Not wearing masks a badge of honor in Bolsonaro’s government

. Jul 08, 2020
masks Brazilian President Jair Bolsonaro doesn't believe in using protective masks Illustration: André Chiavassa/Shutterstock

As soon as Jair Bolsonaro was diagnosed with Covid-19, a slew of government authorities rushed to the hospital to get tested themselves. Since the beginning of the pandemic, the Brazilian president has simply refused to wear a face mask, particularly when the cameras are not rolling. And he has made a question of shaking hands or hugging everyone he meets, going against the World Health Organization’s hygiene guidelines. According to Mr. Bolsonaro’s official schedule, he met with at least 57 people in the past week — 17 of them while not wearing any protective gear. Like hydroxychloroquine or social isolation measures, the president’s supporters have transformed the use of face masks into another culture war.

</p> <p>In fact, for many in the Bolsonaro administration, not wearing a mask is a badge of honor. Former Education Minister Abraham Weintraub, for instance, was fined BRL 2,000 by local authorities in Brasília for attending a demonstration without using one, a punishment to which he responded with <a href="">derision</a>. On Wednesday, President Bolsonaro himself was quoted saying that &#8220;<a href=";utm_medium=social&amp;utm_campaign=twfolha">masks are for faggots</a>.&#8221;</p> <p>But besides his homophobic jibes, the president&#8217;s demeanor is also putting the lives of public servants at peril. Multiple government workers have told <strong>The Brazilian Report</strong> that they have been peer-pressured to <em>not wear masks</em> while in public buildings. Especially in the presidential palace.</p> <p>According to the government&#8217;s own data, at least 108 of the 3,400 people working at the president&#8217;s office have tested positive for Covid-19 —&nbsp;77 of whom were listed as &#8220;recovered.&#8221; If the government complex were its own state, it would have a rate of 3,176 infections per 100,000 people — which would be the third-highest in the country, just behind the Amazonian states of Amapá and Roraima.</p> <div id="buzzsprout-player-4486823"></div> <script src=";player=small" type="text/javascript" charset="utf-8"></script> <hr class="wp-block-separator"/> <h2>No masks: public servants denounce unsafe environment</h2> <p>One 51-year-old public servant who has worked for the government for 20 years told <strong>The Brazilian Report</strong> that those wearing masks to work in Brasília are labeled as &#8220;enemies of the state.&#8221;</p> <p>&#8220;The mask is considered to be the ultimate symbol of the Brazilian left. And that stance led some of my colleagues, who are not ideologically aligned with the government, to wear them as a symbol of resistance,&#8221; said the civil servant.</p> <p>Earlier this week, President Jair Bolsonaro <a href="">lifted the obligation</a> for mask use within churches, stores, and <a href="">prisons</a> —&nbsp;which have become breeding grounds for the coronavirus due to poor living conditions and overcrowding. Moreover, public institutions, commercial sites, and public entities will no longer be forced to display warnings raising awareness of the use of personal protective equipment.</p> <p>This lack of regulation is likely to lower the rate of people who wear masks in a city like Brasília, which revolves around public service. A <a href=",870465/segundo-pesquisa-30-das-pessoas-em-brasilia-nao-usam-mascara.shtml">survey</a> by the office of the president&#8217;s Chief of Staff found that 30 percent of people in the federal capital do not wear masks — despite <a href="">research</a> suggesting its use reduces risk of contamination by 40 percent.</p> <p>The problem, however, is not restricted to the use of facial protection. Servants complain about a lack of other protection items such as hand sanitizer — which in Brasília are even available in some bus terminals.</p> <p>Servants within the presidential palace, the Tourism Ministry —&nbsp;where one 62-year-old worker died of Covid-19 — tourism board Embratur, and two public hospitals in Brasília have filed complaints with trade unions. &#8220;We have asked for action and we got silence in return. We must fulfill our duty, but the government must give us minimum conditions to preserve our lives and those of our family members,&#8221; said union leader Sérgio Ronaldo da Silva.</p> <h2>The press v. Jair Bolsonaro</h2> <p>On Tuesday, President Bolsonaro pulled a reality TV-like stunt to reveal he had contracted the coronavirus —&nbsp;inviting three reporting crews to his residence. He stood centimeters away from the journalists, even removing his face mask at one point, despite knowing he could contaminate them.&nbsp;</p> <p>In reaction, the journalists&#8217; union in Brasília has requested newsrooms to stop sending reporters to cover the presidential palace. Meanwhile, the Brazilian Press Association informed it will file a <a href="">criminal lawsuit</a> against the president.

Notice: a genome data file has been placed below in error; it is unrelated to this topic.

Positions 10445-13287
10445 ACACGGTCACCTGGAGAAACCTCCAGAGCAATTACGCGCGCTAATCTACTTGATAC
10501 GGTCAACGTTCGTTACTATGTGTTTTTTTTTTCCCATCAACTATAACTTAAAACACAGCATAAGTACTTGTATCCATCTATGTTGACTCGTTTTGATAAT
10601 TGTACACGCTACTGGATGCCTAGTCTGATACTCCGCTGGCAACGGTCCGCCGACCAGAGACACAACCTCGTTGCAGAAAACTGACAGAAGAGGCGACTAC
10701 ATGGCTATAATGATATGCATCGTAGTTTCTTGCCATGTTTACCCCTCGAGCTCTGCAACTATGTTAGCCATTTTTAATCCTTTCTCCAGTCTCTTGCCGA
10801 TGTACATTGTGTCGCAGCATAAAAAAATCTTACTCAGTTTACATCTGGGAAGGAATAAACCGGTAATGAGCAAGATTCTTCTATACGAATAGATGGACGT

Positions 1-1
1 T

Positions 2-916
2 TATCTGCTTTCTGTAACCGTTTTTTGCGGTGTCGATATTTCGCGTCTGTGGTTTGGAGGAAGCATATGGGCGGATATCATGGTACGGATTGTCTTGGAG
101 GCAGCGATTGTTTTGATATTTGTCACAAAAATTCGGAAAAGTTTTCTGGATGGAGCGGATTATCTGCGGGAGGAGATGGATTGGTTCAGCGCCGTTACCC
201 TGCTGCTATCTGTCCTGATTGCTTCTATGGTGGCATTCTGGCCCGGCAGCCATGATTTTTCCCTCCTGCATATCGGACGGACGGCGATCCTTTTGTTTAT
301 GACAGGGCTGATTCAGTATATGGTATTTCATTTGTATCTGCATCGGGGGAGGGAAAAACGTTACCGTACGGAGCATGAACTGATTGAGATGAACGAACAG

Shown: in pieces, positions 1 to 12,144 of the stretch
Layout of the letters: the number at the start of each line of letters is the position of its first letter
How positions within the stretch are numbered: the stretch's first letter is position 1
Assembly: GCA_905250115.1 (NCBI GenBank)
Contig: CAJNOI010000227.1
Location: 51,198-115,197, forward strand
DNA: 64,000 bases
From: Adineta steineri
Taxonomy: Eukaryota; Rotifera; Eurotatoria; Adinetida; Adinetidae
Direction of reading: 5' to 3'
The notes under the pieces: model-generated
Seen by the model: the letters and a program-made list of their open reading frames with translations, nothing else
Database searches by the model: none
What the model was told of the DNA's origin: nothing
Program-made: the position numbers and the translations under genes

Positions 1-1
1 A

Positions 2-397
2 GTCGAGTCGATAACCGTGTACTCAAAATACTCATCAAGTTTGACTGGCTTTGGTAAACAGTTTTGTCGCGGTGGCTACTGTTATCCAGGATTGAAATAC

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Renato Alves

Renato Alves is a Brazilian journalist who has worked for Correio Braziliense and Crusoé.

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